Tag Archives: Manga Moveable Feast

Barefoot Gen MMF Day Three

16 Feb

Here are your postings from Day Three:

Marc Sobel of Unattended Baggage, argues in favor of the series in response to Derik Badman’s dislike of the series.

ABCBTom provides an introduction to what he hopes to accomplish this MMF, a comparison of the film version of Barefoot Gen & Grave of the Fireflies and “the misuse and willful misinterpretation of victims’ literature”.

Here are the links from Day Two.

Great postings so far, lets head towards a better tomorrow!

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Barefoot Gen: About the Book(s)

13 Feb

Before  Gen started his plucky journey across Japan, Keiji Nakazawa produced an autobiographical work called Ore wa Mita or I Saw It, focusing more specifically on his experiences as a bomb survivor, how it effected his family (particularly in his mother’s death) and how these events lead him to want to produce a longer work about the struggles Japan underwent.

The 48 page one-shot first appeared in 1972  in the magazine Monthly Shōnen Jump, and was published in America by a company called Educomics under the title I Saw It: The Atomic Bombing of Hiroshima: A Survivor’s True Story in 1982. While it is not readily available today in stores, I was able to find a copy easily and for little money on Ebay.

This work was the spark that lite the fire for Nakazawa’s masterpiece. Barefoot Gen, as we know it today, started publishing in Weekly Shonen Jump in 1973, shortly after the original release of “I Saw It”. The series, for whatever reason (wrong demographic? inappropriate subject material for Jump?), was cancelled after a year & a half, moving between three different magazines (Shimin (Citizen), Bunka Hyōron (Cultural Criticism), and Kyōiku Hyōron (Educational Criticism)). The published works began to be collected in 1975.

While BFG may have not been as wildly successful at the time in Japan, the story in America was a bit different. Starting in 1976, as a way to raise awareness about the bombings of Hiroshima and other worldwide disasters, Japanese peace activists began a Transcontinental Walk for Peace and Social Justice. Two activists, Masahiro Oshima and Yukio Aki had a Japanese copy of Barefoot Gen and shared it with those people who were concerned about how the innocent Japanese people were effected, who then urged them to find a way to have this material translated into English. When the two returned to their homes in New York, they created Project Gen, a non-profit, all-volunteer organization that was able to translate the first four volumes into English in the late 1970s. Project Gen has had a number of ups & downs over the years, as well as various incarnations but the project was finally realized in 2000 when a group of nine Japanese volunteers spent three years completing a translation of all ten volumes!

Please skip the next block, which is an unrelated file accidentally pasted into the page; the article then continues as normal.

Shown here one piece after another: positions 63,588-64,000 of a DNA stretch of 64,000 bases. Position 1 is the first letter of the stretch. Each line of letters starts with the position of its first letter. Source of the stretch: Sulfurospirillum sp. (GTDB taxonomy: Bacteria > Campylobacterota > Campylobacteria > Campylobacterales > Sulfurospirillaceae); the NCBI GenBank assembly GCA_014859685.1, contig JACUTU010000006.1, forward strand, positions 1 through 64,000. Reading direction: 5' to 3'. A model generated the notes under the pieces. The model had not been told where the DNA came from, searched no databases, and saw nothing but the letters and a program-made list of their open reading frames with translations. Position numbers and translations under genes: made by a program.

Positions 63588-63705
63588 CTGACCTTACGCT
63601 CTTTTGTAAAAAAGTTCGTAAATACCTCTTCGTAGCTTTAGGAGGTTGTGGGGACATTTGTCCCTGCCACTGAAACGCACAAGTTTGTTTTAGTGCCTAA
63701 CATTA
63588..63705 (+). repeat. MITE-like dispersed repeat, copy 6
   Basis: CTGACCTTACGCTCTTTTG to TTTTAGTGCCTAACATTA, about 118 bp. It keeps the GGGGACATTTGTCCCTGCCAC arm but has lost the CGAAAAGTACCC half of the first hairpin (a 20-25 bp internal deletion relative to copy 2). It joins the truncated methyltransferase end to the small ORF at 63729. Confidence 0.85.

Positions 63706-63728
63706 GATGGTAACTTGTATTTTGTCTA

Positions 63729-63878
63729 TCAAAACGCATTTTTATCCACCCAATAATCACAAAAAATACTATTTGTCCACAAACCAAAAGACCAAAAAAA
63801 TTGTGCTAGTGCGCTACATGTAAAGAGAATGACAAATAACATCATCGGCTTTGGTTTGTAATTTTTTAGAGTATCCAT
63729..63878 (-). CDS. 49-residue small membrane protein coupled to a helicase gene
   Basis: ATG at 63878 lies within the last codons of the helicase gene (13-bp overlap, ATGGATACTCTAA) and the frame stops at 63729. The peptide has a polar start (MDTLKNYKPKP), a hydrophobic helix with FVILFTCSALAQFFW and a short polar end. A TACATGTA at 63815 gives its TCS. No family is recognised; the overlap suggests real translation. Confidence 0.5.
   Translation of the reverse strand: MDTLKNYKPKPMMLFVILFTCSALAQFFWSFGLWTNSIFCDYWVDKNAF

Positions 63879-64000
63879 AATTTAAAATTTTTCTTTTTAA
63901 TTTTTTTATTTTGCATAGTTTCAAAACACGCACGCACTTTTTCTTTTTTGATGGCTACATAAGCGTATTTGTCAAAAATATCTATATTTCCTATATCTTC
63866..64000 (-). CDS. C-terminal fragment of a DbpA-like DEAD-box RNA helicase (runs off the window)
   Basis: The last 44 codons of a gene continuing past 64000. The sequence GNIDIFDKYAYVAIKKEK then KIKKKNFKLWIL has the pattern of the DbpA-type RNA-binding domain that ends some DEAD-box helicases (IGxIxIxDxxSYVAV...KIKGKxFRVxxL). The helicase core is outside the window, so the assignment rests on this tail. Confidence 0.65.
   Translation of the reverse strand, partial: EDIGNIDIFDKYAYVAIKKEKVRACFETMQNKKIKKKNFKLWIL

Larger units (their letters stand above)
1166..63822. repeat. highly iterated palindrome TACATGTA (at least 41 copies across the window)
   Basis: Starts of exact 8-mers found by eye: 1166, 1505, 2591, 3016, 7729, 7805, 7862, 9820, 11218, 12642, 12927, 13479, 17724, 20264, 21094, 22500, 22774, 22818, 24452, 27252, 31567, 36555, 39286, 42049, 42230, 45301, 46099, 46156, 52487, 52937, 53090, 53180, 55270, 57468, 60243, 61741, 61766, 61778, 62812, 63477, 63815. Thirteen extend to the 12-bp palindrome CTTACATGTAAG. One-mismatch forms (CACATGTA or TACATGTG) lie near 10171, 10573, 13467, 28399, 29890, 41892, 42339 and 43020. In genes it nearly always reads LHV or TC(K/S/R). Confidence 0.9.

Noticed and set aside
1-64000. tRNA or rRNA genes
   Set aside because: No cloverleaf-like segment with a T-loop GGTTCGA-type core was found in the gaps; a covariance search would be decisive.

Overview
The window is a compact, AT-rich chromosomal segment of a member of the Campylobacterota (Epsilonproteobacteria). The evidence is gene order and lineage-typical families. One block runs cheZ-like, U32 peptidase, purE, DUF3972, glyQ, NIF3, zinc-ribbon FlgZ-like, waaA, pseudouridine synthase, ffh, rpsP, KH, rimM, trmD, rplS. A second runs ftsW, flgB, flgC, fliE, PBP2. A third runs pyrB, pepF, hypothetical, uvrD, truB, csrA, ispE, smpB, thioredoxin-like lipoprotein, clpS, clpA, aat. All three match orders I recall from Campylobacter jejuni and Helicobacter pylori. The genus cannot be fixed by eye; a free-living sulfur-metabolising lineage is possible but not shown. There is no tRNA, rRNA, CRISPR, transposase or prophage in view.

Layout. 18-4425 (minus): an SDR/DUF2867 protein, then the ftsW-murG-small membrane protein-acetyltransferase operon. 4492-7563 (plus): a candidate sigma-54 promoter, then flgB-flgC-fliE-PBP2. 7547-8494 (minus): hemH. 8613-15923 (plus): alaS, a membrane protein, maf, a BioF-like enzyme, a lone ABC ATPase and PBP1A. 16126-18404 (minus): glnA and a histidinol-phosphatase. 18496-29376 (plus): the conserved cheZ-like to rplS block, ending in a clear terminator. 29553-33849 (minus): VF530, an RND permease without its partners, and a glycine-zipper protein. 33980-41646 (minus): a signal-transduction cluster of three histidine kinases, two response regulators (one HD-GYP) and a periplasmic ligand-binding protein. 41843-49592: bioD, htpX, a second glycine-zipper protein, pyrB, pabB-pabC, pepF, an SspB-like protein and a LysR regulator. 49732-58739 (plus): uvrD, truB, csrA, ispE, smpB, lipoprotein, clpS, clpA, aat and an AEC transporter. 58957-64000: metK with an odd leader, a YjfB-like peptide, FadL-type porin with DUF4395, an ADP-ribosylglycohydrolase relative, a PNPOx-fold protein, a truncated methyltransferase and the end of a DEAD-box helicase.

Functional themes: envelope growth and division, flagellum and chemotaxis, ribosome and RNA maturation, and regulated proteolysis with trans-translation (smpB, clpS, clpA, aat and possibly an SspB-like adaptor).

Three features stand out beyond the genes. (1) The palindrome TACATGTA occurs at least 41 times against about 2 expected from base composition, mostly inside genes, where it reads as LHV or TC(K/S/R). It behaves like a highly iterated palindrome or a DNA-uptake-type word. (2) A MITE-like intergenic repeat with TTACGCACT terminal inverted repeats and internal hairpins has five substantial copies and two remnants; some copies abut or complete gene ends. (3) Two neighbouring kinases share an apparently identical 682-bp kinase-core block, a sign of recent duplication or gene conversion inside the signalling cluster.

Keiji Nakazawa knew about and was involved in this project and in 2002, introduced the group to Alan Gleason, a member of the first Project Gen who had a relationship with the San Francisco publisher Last Gasp, who took the unabridged translation and republished the material, in its entirety for an American audience.

These covers is arguably the most accessible and well-known version of the series but I wanted to include a few snapshots of how Barefoot Gen was published otherwise. Enjoy:

Announcing the Next Manga Moveable Feast!

30 Jan

I am happy to announce that starting February 13th til the 19th, A Life in Panels will be hosting the 11th Manga Moveable Feast – Keiji Nakazawa’s Barefoot Gen.

For those of you not familiar with the  series, it chronicles the events of the Hiroshima bombings through the eyes of a six-year-old boy, Gen Nakazawa, as he and the surviving members of his family deal with the aftermath of the bombing. Published by Last Gasp, there are ten volumes in total, as well as two films and a live action adaptation. This is a series that, as you will soon find out, is near and dear to my heart and I am ecstatic to see what kind of articles & opinions this MMF will produce.

If anyone reading this blog isn’t familiar with what the Manga Moveable Feast is, can take a look at Matt (Rocket Bomber) Blind’s handy introduction to the project. If you’d like to participate but don’t have a blog or don’t think the subject is right for the blog you already have, I’d be happy to host your guest pieces during the Feast. Just email me the post at skusek at yahoo dot com.

Here are links to the Feasts that have taken place thus far:

  • February 2010 – Sexy Voice and Robo – Hosted by David Welsh (Manga
    Curmudgeon)
  • March 2010 – Emma – Hosted by Matt Blind (Rocket Bomber)
  • April 2010 – Mushishi – Hosted by Ed Sizemore (Comics Worth Reading)
  • May 2010 – To Terra – Hosted by Katherine Dacey (Manga Critic)
  • June 2010 – Color of… Trilogy – Hosted by Melinda Beasi (Manga Bookshelf)
  • July 2010 – Paradise Kiss – Hosted by MichelleSmith  (Soliloquy in Blue)
  • August 2010 – Yotsuba – Hosted by Robin Brenner (Good Comics for Kids)
  • September 2010 – Afterschool Nightmare – Hosted by Sean Gaffney (A
    Case Suitable for Treatment)
  • December 2010 – One Piece – Hosted by David Welsh (Manga Curmudgeon)
  • January 2011 – Karakuri Odette – Hosted by Anna/Tangognat  (Manga Report)